Part of being a child is playing outdoors. Outdoor play can offer a child many benefits, such as lessons in nature and physical movement skills. No matter how careful the child and parent are to follow safety rules, sometimes children get hurt. Below, you will find some typical minor injuries a child can receive while playing, as well as advice and safety tips for each. If the child's injury is an emergency, call 911 right away.
Minor Cuts and Scrapes
For minor cuts and scrapes, rinse the wound with clear water to avoid irritation and rinse with an antiseptic. Next, apply antibiotic ointment to prevent infection. For the most minor wounds, leave the area uncovered, as a bandage can slow the healing process. For deeper minor wounds, apply a bandage of appropriate size to help prevent infection from getting in. Change the bandage and re-apply the antibiotic ointment twice daily, until the wound has closed. Large, deep, or puncture wounds should receive medical attention via 911 right away.
The best way to prevent sunburn is to apply sunscreen on your child every time he plays outside. Sunscreen that contains an SPF of 30 or higher (the higher, the better) and is PABA free is the best for use in children. If your child has a sunburn, gently place cool cloths on the affected area for a few minutes. Afterward, apply aloe gel. Do not apply lotions or water warmer than room temperature, as this will sting the sunburned area.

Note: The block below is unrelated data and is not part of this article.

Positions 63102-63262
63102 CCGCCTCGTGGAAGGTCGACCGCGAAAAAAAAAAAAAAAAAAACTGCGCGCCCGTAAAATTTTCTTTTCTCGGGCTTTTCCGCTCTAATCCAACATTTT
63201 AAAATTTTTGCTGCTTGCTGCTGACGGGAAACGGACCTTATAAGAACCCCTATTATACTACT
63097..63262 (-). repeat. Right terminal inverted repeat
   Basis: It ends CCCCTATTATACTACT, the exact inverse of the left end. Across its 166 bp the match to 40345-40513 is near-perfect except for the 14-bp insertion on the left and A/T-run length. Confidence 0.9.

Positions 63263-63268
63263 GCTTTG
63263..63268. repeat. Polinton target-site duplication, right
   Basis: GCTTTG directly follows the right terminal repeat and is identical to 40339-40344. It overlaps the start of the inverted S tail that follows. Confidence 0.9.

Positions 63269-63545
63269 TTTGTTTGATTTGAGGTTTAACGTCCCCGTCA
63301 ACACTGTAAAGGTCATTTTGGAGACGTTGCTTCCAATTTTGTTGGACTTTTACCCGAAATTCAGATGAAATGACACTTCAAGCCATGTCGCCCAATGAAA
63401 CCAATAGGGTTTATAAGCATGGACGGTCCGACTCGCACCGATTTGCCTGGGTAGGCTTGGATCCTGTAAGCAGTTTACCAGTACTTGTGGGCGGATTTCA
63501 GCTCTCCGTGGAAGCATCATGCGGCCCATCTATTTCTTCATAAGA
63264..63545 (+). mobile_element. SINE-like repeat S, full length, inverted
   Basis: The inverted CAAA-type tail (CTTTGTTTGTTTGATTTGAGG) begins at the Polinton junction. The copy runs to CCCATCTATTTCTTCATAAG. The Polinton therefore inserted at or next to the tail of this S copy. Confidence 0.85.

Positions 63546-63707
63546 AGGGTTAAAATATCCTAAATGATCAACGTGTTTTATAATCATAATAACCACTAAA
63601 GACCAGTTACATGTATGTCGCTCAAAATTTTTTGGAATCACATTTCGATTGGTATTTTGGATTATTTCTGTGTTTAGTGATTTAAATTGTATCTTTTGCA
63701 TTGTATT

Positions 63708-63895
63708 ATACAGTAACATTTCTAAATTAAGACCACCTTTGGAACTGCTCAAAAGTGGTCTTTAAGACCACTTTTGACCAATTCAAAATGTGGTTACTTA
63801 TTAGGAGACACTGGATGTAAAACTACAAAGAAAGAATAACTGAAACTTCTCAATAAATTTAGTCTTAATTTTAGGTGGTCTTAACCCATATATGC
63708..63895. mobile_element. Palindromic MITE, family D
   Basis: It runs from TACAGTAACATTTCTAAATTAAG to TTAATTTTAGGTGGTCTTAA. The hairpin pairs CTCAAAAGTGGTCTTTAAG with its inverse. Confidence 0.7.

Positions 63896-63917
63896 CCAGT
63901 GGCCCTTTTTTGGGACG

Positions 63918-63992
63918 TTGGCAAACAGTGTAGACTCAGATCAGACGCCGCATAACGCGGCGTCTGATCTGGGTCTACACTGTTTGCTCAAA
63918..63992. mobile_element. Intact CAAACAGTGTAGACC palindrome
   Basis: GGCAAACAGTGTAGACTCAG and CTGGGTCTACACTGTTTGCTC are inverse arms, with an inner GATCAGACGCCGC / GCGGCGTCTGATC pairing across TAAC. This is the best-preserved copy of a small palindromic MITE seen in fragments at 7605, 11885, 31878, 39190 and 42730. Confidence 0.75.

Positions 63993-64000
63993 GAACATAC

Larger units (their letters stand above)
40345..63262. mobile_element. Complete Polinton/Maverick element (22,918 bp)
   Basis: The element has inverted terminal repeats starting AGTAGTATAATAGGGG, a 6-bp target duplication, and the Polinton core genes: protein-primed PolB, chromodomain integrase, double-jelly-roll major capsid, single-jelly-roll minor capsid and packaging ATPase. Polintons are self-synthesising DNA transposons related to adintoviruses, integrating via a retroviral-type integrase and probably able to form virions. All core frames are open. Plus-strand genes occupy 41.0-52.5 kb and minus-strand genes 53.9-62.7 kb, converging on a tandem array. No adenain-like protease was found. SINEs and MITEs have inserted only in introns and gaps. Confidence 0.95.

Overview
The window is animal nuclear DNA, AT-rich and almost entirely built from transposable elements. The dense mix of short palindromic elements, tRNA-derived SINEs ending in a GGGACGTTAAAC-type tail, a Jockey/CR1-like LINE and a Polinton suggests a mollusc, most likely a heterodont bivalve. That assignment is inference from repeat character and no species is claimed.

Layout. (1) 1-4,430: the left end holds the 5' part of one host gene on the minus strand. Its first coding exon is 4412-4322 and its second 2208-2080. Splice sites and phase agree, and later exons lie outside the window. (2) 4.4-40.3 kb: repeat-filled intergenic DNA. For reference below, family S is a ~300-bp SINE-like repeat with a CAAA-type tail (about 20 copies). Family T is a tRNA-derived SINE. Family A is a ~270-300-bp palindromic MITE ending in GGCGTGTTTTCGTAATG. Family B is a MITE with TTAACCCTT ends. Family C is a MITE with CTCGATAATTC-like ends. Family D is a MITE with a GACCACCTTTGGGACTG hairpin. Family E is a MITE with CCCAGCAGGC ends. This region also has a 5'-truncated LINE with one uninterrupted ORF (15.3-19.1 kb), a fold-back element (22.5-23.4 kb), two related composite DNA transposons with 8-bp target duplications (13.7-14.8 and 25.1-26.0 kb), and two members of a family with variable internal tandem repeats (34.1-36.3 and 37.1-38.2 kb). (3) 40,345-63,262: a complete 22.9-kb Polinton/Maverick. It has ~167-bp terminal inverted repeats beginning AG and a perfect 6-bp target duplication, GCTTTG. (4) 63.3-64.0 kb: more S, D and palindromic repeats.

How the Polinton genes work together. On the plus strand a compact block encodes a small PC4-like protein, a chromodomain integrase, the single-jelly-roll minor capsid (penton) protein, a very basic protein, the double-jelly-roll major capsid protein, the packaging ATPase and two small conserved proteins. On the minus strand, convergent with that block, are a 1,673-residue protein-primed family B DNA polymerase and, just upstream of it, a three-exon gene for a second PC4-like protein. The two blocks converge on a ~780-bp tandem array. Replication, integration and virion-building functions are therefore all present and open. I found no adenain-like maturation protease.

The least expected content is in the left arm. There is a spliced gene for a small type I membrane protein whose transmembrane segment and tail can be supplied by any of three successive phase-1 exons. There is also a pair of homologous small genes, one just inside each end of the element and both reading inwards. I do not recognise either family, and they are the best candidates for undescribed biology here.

Insect Bites and Stings
To prevent an insect bite or sting from happening, use insect repellent with DEET. If your child has received an insect bite or sting, first remove the stinger (if applicable) by scraping it off with a credit card or similar surface. Wash the area thoroughly. Do not squeeze the affected area. This can spread any venom. Apply an antiseptic to remove germs and ease the itch. If a bite is swollen, apply an antihistamine cream. If a bite or sting becomes hard or infected, contact your child's pediatrician.
During outdoor play, it is possible for your child to experience allergic reactions to insect bites or stings, plants, and more. Signs of an allergic reaction include abnormal swelling, rash/hives, having trouble breathing, fever, and nausea, and even anaphylaxis. If your child has a known allergy, it is important to keep an emergency safety kit containing epinephrine shots, in case of anaphylaxis. If this occurs, treat your child accordingly and get emergency help right away by calling 911.
Bruises and Bumps
Outdoor play for children often includes dodging balls, running fast, and even just playing rough. Bruises and bumps happen frequently in many children just from playing. If your child gets a bruise or bump, first check the area to be sure that the injury isn't more serious. Place a cold compress, such as an ice pack or frozen vegetables on the affected area to reduce swelling. Contact a doctor if needed. Take proper concussion cautions if the injury is on the head.
This is not an all-inclusive list. However, it should help inform you regarding typical outdoor injuries and risks for children. Remember that your child’s licensed physician is the best source of information. Discuss these and other risks with that physician to compare and be sure you are doing the right thing.
*I originally published a version of this via Yahoo Contributor Network
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